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Chimamanda Ngozi Adichie


She is one of Nigeria’s most famous English-language writers in the international publishing scene. At the age of eighteen, she went to study in the United States, where she continues to live after embarking on and continuing her literary career there. 
After publishing poetry and a play, she made her debut as a novelist with Purple Hibiscus (Algonquin Books, 2003), which goes back to the years following the Nigerian Civil War, a period marked by the political instability resulting from several coups d’état. Her second novel, Half of a Yellow Sun (Penguin Random House, 2007), deals with a specific time in Nigeria’s history, namely the short existence of the Republic of Biafra and the subsequent civil war in which many Igbo people were massacred.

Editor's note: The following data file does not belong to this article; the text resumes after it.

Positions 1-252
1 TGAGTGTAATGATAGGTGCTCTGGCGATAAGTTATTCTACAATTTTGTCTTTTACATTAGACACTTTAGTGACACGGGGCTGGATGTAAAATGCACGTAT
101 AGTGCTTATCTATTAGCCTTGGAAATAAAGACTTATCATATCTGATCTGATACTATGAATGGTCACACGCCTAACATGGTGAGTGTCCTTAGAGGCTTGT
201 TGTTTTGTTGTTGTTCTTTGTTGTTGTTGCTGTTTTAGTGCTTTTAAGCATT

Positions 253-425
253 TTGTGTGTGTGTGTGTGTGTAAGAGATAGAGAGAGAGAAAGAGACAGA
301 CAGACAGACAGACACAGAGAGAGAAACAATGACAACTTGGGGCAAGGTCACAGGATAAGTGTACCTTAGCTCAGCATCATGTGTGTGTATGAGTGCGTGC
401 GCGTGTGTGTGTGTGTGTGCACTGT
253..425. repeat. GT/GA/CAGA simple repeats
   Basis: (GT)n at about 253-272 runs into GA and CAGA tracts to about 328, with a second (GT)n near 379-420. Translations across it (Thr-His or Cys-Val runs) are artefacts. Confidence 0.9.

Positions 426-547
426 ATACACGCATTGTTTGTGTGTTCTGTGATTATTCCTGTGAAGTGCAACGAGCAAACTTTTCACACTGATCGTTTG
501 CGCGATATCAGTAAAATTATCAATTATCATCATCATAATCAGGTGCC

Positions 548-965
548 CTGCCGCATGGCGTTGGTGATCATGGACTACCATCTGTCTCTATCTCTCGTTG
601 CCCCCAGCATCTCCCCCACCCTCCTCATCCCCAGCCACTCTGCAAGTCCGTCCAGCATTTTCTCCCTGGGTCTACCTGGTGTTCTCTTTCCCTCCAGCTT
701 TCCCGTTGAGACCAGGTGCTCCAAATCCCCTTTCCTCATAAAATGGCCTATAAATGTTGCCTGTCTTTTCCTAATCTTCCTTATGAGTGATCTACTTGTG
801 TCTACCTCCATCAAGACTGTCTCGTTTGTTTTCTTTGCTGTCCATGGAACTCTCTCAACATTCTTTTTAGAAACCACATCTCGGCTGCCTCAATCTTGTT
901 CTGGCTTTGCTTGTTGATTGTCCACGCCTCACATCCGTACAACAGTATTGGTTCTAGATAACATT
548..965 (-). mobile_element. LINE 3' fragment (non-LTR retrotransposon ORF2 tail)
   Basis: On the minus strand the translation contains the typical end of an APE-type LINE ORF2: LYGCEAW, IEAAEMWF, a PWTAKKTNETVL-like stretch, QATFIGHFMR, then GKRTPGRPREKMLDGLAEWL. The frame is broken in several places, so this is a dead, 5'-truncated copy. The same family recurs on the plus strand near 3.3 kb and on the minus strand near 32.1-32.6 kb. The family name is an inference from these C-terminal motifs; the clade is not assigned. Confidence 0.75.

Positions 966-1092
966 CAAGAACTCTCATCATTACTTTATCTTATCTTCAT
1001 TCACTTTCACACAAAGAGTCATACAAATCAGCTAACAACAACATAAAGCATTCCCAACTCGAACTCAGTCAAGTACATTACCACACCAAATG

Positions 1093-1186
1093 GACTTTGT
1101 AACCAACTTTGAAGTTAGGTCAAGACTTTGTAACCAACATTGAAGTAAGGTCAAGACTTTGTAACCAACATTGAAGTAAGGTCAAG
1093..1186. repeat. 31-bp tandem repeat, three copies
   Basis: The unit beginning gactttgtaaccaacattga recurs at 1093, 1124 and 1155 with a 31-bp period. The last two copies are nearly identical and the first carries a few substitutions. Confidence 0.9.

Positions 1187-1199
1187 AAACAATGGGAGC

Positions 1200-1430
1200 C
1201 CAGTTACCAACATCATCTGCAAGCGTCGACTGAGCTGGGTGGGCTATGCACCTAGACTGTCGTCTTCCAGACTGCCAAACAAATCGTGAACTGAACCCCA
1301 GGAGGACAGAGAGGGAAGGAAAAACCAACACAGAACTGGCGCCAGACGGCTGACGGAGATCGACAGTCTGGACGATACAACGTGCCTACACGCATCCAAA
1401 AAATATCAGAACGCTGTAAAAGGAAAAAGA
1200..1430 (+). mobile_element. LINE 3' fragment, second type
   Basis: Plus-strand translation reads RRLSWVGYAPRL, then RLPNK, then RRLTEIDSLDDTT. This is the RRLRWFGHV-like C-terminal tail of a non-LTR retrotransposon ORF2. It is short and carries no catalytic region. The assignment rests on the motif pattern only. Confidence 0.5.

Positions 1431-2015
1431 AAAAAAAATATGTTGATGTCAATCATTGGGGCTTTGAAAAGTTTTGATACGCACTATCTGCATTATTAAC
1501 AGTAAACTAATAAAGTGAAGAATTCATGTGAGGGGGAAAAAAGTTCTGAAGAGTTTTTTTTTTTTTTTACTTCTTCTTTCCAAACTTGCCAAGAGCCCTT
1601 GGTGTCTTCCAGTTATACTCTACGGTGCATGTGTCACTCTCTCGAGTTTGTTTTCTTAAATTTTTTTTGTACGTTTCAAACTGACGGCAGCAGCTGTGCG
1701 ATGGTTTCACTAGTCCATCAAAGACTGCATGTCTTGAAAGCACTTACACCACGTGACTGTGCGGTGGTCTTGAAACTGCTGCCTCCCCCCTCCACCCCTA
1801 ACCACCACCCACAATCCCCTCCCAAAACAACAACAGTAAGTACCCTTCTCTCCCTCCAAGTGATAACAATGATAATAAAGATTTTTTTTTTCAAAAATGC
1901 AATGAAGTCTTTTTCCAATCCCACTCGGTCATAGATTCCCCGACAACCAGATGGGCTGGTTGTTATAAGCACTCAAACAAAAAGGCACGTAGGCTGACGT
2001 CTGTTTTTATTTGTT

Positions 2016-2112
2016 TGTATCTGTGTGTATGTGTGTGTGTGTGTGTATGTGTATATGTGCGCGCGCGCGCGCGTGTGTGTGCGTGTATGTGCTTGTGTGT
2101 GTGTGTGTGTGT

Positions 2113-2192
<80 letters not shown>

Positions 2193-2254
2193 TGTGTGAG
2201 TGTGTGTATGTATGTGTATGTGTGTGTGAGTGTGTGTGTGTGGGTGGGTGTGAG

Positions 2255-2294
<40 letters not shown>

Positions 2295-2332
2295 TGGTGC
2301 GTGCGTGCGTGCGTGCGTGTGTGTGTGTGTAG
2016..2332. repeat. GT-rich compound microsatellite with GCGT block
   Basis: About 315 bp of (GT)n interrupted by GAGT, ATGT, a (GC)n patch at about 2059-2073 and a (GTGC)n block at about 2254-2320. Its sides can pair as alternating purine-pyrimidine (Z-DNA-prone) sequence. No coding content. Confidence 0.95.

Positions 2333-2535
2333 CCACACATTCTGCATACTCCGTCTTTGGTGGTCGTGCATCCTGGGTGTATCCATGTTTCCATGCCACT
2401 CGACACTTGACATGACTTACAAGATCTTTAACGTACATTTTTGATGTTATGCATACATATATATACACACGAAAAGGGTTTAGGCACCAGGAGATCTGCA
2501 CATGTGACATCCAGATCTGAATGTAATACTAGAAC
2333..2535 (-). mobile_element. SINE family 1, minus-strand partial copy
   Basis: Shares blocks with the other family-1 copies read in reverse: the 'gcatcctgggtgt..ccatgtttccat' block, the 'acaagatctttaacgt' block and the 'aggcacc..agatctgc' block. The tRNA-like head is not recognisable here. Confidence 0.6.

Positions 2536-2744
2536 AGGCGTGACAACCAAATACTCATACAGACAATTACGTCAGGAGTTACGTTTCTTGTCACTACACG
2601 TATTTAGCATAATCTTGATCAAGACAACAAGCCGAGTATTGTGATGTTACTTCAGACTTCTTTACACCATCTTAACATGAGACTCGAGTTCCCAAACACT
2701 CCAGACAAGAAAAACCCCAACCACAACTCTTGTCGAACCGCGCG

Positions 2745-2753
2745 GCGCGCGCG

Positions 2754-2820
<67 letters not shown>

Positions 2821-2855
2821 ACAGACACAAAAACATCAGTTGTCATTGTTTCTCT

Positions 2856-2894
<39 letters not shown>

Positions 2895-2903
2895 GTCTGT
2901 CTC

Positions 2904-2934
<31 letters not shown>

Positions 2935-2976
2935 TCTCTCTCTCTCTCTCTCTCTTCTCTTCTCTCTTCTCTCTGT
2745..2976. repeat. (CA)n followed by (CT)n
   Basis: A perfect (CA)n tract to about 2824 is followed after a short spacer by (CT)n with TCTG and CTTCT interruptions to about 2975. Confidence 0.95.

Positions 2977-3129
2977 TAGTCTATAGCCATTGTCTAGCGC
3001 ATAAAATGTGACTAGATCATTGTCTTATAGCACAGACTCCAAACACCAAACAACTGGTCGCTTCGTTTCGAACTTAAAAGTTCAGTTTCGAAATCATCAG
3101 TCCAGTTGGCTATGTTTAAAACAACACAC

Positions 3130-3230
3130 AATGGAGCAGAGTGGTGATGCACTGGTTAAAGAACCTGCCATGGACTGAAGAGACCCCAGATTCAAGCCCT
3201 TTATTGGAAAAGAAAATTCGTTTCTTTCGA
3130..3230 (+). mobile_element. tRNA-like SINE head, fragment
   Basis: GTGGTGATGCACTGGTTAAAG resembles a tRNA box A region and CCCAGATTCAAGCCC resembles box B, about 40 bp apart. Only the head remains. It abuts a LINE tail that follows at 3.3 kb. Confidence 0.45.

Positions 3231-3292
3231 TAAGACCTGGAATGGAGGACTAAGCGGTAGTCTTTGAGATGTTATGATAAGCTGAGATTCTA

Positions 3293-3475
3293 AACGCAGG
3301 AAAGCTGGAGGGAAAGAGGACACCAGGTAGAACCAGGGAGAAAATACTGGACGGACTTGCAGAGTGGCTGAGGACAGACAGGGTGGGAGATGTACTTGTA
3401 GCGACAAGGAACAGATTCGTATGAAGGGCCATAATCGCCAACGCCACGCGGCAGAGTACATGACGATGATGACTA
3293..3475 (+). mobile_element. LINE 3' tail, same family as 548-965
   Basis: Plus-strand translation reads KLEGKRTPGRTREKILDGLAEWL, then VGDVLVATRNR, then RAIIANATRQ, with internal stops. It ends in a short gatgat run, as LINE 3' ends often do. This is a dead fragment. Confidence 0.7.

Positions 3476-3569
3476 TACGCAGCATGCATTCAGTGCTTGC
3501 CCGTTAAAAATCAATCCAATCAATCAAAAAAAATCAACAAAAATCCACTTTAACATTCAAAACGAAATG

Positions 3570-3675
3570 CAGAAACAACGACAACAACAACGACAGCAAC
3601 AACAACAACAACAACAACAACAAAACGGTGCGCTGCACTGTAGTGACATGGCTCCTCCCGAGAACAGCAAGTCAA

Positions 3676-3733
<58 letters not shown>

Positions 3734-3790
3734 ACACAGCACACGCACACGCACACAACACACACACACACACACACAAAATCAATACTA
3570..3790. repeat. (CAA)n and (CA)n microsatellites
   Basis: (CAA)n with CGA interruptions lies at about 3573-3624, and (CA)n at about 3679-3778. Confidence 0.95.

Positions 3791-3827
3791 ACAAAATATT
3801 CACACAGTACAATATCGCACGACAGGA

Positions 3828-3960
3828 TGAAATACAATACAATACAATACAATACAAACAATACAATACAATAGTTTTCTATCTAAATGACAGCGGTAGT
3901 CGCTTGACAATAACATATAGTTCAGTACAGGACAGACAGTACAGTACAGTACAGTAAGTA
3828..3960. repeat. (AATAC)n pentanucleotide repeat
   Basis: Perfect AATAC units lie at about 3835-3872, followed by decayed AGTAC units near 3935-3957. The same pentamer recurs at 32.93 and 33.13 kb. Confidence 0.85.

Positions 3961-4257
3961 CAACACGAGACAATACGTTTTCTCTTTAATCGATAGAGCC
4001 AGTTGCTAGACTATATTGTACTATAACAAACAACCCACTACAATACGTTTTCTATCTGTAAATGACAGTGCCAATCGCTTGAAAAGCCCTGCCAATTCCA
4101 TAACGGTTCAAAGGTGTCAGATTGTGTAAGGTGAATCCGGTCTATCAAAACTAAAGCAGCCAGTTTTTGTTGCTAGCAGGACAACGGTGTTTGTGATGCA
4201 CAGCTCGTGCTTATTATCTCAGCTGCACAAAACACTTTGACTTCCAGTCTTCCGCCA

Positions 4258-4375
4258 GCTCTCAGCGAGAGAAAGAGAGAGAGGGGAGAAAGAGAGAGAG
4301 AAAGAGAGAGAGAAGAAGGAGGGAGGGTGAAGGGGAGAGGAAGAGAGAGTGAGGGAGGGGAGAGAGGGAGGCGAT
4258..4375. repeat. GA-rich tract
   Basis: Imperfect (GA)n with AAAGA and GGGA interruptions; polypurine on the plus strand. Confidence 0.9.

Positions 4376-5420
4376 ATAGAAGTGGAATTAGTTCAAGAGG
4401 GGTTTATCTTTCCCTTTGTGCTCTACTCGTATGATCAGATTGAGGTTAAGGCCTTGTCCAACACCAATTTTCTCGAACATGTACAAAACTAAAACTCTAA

Although the legacy of colonialism in Nigeria has been the backdrop to her first two novels, she has progressively expanded her geographic scope to reflect on the experience of racism in the West, as portrayed in her novel Americanah (Penguin Random House, 2014), in which she describes the lives of Nigerians living in other parts of the world.

Moreover, Chimamanda Ngozie Adichie is a well-known commentator in present-day feminism and her two essays on the subject are bestsellers: We Should All be Feminists (Penguin Random House, 2015), and Dear Ijeawele, or A Feminist Manifesto in Fifteen Suggestions (Penguin Random House, 2017).

Update: 24 July 2017


Has participated in

Conversation with Chimamanda Ngozi Adichie

The Nigerian writer talks with the journalist Anna Guitart